Opened in 1953, the year of the Coronation, this stadium served many generations of school athletes. Apparently maintenance of the infrastructure waned and the athletics running track was closed in mid 2008 after it failed a UK Athletics safety inspection. Perhaps ironically, one of the last athletes to use the track was Dwain Chambers. Still committed to his Olympic dream he had been maintaining his fitness there in isolation.
Enfield Town FC (who until recently played at nearby Brimsdown Rovers) raised money for the venue to be used as their home ground. The club and Enfield Council secured funding from the Football Foundation and moved into the Queen Elizabethy Stadium in November 2011.
* Enfield Town FC are a team set up by fans (bit like the AFC Wimbledon scenario) of Enfield FC (recently renamed Enfield 1893 FC) who were fustrated at the old Enfield being moved out of the borough.The original Enfield FC was one of the most successful amateur clubs in England and at one point was seen as a potential Football League entrant due to its Football Conference exploits, but went into freefall due to the club's former chairman decision to relocate to Borehamwood.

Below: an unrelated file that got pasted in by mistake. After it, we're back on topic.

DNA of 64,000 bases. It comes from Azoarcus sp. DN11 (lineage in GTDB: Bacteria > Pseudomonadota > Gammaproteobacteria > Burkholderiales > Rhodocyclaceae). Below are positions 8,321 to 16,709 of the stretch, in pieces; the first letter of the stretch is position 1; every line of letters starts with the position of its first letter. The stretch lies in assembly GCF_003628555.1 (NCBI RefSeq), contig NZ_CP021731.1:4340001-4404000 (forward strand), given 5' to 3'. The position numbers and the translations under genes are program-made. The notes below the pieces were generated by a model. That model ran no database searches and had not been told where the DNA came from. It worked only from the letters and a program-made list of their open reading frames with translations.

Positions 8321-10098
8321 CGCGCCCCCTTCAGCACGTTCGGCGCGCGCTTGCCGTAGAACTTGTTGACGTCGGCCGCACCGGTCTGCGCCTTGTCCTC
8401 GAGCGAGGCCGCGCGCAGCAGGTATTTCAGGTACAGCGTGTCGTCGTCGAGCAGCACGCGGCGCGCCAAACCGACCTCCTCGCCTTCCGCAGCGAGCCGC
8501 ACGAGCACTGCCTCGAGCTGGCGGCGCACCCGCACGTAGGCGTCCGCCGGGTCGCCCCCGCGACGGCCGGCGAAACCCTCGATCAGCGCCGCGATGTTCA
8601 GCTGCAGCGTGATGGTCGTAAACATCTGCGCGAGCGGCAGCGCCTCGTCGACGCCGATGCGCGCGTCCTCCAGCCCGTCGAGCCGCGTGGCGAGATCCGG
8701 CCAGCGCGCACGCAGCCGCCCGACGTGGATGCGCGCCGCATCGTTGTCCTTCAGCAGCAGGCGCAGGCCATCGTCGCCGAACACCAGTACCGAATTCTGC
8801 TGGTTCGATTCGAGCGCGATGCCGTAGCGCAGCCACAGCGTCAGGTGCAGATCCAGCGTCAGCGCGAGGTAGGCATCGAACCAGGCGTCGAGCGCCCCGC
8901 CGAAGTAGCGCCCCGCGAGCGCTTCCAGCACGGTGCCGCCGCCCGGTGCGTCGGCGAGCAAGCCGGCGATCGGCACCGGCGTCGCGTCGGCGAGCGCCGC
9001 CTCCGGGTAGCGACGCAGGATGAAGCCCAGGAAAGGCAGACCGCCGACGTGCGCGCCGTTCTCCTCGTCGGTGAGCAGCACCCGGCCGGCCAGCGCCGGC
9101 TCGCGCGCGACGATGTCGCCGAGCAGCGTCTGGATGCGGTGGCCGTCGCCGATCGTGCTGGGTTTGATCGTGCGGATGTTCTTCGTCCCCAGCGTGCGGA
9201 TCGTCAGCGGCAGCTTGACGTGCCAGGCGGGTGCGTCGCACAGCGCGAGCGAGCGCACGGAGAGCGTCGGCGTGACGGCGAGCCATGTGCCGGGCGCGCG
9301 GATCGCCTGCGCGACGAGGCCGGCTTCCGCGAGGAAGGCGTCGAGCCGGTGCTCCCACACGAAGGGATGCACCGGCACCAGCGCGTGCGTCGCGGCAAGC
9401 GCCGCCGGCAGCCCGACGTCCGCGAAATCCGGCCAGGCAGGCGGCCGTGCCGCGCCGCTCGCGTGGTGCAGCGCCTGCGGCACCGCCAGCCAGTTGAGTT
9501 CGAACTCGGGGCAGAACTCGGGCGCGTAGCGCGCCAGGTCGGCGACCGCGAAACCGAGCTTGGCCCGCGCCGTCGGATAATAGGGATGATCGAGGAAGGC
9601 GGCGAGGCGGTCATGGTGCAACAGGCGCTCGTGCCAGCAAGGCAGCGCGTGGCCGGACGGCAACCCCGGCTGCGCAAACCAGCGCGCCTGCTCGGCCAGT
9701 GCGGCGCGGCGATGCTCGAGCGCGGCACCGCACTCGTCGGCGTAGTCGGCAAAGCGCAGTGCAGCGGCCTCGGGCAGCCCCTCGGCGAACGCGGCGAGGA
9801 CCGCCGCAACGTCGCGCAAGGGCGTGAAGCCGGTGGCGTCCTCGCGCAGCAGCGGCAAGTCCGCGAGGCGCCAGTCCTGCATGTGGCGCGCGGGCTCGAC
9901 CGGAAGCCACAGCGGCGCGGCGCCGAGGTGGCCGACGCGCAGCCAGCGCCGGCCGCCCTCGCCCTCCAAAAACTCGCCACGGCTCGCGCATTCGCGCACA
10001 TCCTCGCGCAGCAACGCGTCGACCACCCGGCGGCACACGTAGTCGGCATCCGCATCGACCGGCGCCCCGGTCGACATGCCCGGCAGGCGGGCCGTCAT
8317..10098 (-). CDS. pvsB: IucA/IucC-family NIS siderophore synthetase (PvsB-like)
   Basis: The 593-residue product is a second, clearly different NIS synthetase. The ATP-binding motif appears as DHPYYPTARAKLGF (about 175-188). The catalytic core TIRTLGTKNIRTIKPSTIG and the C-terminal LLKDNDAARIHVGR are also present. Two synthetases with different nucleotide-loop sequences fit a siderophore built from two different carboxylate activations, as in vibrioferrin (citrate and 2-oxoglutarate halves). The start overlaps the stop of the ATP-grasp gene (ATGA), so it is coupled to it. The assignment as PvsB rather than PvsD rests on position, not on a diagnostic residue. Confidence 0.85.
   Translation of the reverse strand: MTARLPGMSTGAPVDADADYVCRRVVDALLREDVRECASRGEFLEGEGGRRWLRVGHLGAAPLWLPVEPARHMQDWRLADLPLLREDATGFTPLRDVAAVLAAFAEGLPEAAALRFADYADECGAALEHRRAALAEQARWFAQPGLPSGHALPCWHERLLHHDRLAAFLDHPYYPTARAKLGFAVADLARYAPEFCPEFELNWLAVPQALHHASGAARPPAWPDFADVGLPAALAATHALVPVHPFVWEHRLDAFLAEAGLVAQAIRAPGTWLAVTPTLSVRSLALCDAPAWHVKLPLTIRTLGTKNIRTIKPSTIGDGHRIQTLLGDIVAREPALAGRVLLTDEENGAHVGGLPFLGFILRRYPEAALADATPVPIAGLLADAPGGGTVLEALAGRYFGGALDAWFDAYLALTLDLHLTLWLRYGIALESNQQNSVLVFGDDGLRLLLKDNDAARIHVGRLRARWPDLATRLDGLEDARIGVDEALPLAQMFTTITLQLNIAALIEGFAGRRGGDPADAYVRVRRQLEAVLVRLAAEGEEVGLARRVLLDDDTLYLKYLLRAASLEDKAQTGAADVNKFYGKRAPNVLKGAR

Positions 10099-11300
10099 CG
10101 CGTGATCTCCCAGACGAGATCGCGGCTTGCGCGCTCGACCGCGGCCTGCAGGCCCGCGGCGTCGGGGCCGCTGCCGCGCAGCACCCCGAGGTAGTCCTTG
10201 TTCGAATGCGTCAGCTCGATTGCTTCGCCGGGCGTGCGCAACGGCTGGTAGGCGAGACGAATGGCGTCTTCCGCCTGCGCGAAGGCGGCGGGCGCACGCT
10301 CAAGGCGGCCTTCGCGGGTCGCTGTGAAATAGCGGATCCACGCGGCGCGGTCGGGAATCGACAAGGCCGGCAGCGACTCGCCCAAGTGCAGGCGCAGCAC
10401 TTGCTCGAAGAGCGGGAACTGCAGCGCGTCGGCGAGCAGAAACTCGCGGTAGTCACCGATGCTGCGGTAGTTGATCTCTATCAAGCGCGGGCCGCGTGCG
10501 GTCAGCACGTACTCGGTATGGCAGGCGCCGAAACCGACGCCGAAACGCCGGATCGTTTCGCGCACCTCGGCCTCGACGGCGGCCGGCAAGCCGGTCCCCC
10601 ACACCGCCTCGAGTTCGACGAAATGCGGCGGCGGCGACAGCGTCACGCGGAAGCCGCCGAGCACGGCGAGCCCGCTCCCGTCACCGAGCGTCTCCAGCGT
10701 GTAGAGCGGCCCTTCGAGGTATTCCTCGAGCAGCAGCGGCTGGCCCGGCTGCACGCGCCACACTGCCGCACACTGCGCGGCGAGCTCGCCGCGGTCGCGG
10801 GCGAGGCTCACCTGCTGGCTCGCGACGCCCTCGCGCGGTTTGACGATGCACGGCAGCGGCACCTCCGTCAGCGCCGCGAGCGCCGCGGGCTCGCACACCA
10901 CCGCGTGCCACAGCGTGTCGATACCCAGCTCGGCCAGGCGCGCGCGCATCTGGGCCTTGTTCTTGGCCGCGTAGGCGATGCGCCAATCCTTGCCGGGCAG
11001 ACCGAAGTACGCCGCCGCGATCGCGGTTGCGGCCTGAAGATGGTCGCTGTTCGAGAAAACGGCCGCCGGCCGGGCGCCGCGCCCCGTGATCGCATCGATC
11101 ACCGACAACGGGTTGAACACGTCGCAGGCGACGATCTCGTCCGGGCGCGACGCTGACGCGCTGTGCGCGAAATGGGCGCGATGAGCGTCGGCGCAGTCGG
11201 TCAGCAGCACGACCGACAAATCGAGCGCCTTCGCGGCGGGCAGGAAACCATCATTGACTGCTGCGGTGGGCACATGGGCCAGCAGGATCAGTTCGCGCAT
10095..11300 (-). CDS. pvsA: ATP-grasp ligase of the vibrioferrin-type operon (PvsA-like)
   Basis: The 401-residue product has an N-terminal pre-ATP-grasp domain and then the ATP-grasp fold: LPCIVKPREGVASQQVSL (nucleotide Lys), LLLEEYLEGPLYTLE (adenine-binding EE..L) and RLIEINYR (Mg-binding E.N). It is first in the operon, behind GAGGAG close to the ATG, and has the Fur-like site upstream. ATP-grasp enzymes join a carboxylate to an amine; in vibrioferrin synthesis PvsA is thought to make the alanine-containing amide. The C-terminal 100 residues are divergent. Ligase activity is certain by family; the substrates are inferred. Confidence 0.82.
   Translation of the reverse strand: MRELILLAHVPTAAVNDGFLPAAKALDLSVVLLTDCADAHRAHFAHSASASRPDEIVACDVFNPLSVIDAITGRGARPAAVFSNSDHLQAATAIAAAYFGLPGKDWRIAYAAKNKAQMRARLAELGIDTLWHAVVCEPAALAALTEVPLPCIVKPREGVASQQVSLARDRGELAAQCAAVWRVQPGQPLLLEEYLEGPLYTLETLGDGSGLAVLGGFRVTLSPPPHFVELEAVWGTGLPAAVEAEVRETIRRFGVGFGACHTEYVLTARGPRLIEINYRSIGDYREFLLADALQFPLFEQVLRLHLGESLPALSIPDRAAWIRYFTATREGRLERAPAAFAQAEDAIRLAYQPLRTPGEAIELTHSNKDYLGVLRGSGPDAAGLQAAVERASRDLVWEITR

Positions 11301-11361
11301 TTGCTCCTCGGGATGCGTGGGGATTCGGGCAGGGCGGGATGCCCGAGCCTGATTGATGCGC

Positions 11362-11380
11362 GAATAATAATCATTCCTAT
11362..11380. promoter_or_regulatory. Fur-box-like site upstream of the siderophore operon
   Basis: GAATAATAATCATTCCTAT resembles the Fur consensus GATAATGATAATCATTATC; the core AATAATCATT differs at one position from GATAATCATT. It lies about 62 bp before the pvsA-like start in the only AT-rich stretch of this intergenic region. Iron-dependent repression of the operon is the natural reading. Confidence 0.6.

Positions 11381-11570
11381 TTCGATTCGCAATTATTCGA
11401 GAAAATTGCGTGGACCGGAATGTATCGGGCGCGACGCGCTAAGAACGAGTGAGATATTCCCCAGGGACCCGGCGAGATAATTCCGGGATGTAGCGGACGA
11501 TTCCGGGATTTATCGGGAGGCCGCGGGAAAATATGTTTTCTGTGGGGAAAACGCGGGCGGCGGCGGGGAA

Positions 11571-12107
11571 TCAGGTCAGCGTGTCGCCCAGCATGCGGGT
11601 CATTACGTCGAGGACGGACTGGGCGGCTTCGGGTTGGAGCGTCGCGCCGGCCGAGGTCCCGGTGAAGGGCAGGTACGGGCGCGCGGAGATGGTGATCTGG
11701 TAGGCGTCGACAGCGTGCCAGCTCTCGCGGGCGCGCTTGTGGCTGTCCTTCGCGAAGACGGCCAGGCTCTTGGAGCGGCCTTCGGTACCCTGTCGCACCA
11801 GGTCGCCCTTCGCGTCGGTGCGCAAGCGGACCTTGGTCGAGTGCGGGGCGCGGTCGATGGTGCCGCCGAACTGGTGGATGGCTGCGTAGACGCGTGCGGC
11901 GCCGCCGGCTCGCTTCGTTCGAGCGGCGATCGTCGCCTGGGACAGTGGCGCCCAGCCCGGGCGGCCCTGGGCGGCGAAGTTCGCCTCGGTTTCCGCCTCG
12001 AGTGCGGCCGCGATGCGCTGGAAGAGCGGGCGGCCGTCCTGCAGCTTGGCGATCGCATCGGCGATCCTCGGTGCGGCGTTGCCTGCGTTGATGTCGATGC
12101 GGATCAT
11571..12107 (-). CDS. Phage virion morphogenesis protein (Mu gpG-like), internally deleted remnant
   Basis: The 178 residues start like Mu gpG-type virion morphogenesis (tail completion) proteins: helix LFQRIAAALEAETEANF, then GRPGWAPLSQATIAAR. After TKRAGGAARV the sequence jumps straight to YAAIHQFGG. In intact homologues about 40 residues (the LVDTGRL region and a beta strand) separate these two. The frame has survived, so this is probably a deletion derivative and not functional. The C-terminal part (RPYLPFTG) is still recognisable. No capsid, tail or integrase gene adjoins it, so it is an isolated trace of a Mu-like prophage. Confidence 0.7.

(these 2 interior pics courtesy of Sara Gonzalez)
MORDEN - MORDEN PARK SPORTS CENTRE
Whilst the fields seem to be in pretty good condition and maintained the 3 pavilions have a bad case of vandalism and have been left to decay.
HANWORTH - HANWORTH PARK
More derelict sporting facilities. Decaying tennis courts & a bowling green in SW London
SUNGATE GROUND - COLLIER ROW FC (and Romford FC)